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Recommended Reading list from some of the smartest people I know

Re: Recommended Reading list from some of the smartest people I know


Ben wrote:

JW-JnJ wrote:

Interesting mental exercise. I'm going to do two things. First, semi-necro this thread. Second, take it a slightly different direction. Most post apocalyptic scenarios always focus on immediate survival and scrounging the left-overs of society. I never see them address many generations after the fall when all of the existing supplies have been depleted and/or failed. It's not sustainable because you've just lost 99% of your very specific tribal knowledge on how to actually make/repair things. I'm going to focus on rebuilding society with an in-depth DIY style handbooks on the following (not specific because I don't know ANY of this... case-in-point):

  1. Agriculture and the science behind efficiently growing some of our best crops. Care and use of livestock.
  2. Medicine creation and the chemistry behind some of the most important medicines like antibiotics and vaccines.
  3. Medical diagnosis, human physiology, and a surgical book
  4. Metallurgy, foundry, mining
  5. Glass making and working
  6. Cement creation and building
  7. Paper making. New record keeping will be incredibly important.
  8. Simple engines. Possibly steam engines as a short term solution
  9. Manufacturing processes and theory behind important simple electrical equipment like motors, generators, solar cells, batteries, relays, and transistors.
  10. Oil refinery
  11. Chemistry and manufacturing processes behind some of our most used materials (like common plastics)

I'm realizing I just listed everything that happened during the industrial revolution and a few of the other big leaps in human society.

 

Side note: This was inspired by this image, which somehow surfaced in my mind while looking at this post.


Strongly agree!

 

In addition to Mark's reference fro mechanical engineers this stack is waiting to be added to our library.

 

 

 

I have a target recovery tech level of about 1850. Going beyond that level requires teams of specialists working together. While I do have the books to help those teams get up to speed, beyond 1850 is more than a single person can handle alone.

 

Ben


Understand that some of the things on this list aren't as 1850's as they might appear;

1. With the current state of the agro business, many farmers have to buy new seed each year, are actually prohibited from saving aside seed for following years. So post-apoca might not be able to find the seeds for those crops.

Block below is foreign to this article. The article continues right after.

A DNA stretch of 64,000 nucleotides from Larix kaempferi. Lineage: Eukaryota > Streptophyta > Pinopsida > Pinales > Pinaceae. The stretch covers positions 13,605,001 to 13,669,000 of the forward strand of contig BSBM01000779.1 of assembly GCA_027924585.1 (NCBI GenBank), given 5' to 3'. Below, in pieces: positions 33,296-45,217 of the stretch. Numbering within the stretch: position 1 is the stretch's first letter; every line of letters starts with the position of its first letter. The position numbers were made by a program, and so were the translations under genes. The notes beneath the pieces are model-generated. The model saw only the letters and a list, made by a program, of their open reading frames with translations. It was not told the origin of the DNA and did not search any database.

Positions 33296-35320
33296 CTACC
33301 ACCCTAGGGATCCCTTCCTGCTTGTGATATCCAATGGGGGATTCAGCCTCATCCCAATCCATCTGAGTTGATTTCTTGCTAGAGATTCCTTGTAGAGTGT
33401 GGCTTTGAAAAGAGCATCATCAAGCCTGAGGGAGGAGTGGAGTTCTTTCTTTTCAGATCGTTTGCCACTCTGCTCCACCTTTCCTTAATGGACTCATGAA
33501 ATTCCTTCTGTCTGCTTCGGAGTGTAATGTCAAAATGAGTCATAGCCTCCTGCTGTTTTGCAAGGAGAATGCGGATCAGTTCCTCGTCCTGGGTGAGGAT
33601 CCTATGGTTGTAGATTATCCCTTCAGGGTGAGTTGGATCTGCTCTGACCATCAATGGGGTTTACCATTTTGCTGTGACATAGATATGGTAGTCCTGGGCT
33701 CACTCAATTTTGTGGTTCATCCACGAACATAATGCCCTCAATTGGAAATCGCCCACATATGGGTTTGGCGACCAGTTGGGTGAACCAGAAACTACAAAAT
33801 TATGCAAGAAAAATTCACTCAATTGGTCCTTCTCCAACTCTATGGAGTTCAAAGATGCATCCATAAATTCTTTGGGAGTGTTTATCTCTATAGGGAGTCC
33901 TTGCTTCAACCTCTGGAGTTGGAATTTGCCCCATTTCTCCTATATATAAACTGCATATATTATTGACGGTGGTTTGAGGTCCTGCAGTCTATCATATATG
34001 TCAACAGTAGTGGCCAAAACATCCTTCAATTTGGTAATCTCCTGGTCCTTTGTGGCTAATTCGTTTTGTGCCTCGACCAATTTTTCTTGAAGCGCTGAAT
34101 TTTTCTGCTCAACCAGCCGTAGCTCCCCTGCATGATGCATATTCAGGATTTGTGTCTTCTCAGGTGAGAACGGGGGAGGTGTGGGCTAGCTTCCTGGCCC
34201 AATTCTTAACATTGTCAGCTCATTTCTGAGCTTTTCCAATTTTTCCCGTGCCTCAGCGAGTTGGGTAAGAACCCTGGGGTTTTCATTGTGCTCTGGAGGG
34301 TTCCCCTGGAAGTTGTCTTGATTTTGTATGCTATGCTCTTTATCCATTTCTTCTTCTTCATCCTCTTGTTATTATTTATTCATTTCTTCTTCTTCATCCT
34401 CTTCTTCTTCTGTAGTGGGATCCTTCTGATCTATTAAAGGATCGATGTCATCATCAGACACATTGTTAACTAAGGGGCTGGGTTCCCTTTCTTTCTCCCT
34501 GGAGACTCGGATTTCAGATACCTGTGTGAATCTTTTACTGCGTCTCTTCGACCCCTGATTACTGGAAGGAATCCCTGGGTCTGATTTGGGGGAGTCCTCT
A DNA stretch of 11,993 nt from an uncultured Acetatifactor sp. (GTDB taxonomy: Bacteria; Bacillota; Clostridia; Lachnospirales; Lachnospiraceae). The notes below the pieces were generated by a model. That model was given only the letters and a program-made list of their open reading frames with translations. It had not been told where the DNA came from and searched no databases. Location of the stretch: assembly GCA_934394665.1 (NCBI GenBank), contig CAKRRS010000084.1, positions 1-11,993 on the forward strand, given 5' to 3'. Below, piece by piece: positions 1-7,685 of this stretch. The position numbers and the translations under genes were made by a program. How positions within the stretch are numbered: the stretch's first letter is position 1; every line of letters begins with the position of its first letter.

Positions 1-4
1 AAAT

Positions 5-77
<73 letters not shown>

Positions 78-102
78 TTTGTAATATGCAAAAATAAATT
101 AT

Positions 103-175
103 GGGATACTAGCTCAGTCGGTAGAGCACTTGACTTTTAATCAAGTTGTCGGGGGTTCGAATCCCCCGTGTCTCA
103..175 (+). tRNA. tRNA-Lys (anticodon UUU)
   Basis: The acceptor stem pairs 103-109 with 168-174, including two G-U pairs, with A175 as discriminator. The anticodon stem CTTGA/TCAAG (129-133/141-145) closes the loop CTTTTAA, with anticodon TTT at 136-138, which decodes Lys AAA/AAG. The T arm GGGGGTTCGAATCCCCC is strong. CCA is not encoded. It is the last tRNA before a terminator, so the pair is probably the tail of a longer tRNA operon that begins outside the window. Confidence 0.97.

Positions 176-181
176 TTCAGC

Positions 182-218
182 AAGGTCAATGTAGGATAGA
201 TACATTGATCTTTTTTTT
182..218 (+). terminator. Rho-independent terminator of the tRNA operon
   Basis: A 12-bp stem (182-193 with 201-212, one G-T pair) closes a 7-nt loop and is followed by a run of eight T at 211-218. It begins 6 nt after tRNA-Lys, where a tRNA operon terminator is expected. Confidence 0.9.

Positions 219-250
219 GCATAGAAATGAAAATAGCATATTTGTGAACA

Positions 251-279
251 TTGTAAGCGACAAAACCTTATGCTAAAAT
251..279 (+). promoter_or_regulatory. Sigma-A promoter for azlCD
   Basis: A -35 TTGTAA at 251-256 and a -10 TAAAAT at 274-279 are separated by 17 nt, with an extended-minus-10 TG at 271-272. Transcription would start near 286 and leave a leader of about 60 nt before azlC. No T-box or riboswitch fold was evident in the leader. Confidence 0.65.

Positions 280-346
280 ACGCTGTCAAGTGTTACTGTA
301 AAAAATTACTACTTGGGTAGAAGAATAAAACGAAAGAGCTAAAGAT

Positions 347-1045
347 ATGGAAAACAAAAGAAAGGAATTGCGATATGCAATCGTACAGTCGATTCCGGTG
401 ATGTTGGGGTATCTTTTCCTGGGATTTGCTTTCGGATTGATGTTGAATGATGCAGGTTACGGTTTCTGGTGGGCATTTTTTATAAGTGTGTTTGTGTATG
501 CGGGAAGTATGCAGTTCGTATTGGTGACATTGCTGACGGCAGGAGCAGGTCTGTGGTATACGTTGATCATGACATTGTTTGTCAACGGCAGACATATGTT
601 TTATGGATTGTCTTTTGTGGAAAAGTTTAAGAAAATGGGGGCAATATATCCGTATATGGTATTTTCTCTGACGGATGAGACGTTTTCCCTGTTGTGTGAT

2. Most modern medicines require major "foundries" to produce, the production of most of the current generation of antibiotics is a pretty closely held IP.

 

5. Glass making is actually a pretty old art, Egyptians were making pretty impressive glass objects 3000 years ago. The major issue is remembering how to make a 2100 degC heat, and sustain it while melting the silica.

 

9. Solar cell and transistor are pretty simplistic concepts, in the text book, basic physics sense, but producing the very pure materials that they are constructed from, not so much. Think tubes before transistors, there is a pretty interesting youtube video out there of a French hobbyist making his own tubes. They too require a certain level of technology (try working with tungsten, used in the filaments), but doable at the late 1800's level of technology. 

11. "common plastics" are anything but common. See 2 above.   Rubber tires may have to be actually made from rubber, or at the very least, latex.

 

I would aim to trying to recreate the mid to late 1800's technology. Some more modern concepts like heavier than air flight are doable with that technology and the present day knowledge that they can be done. Our modern "civilization" is incredibly complex, from a technological point of view, with a lot of it dependent on an international world of trade (try finding the "rare earth" elements needed for so much of it in any one geographical location). Add to it that some things that were more available before the modern era (I'm thinking of "easily" mineable coal) that would be needed to drive a 1800's technology, are not so available now. Ditto on oil (needed for the plastics mentioned above as much as for fuel). In the 1800's it was oozing out of the ground not too far from where Ben lives! Until the realization that it could be refined into kerosene the major source of night time lighting oil was from Sperm whales, don't want to go back there (and they too are an over used and scarce "resource")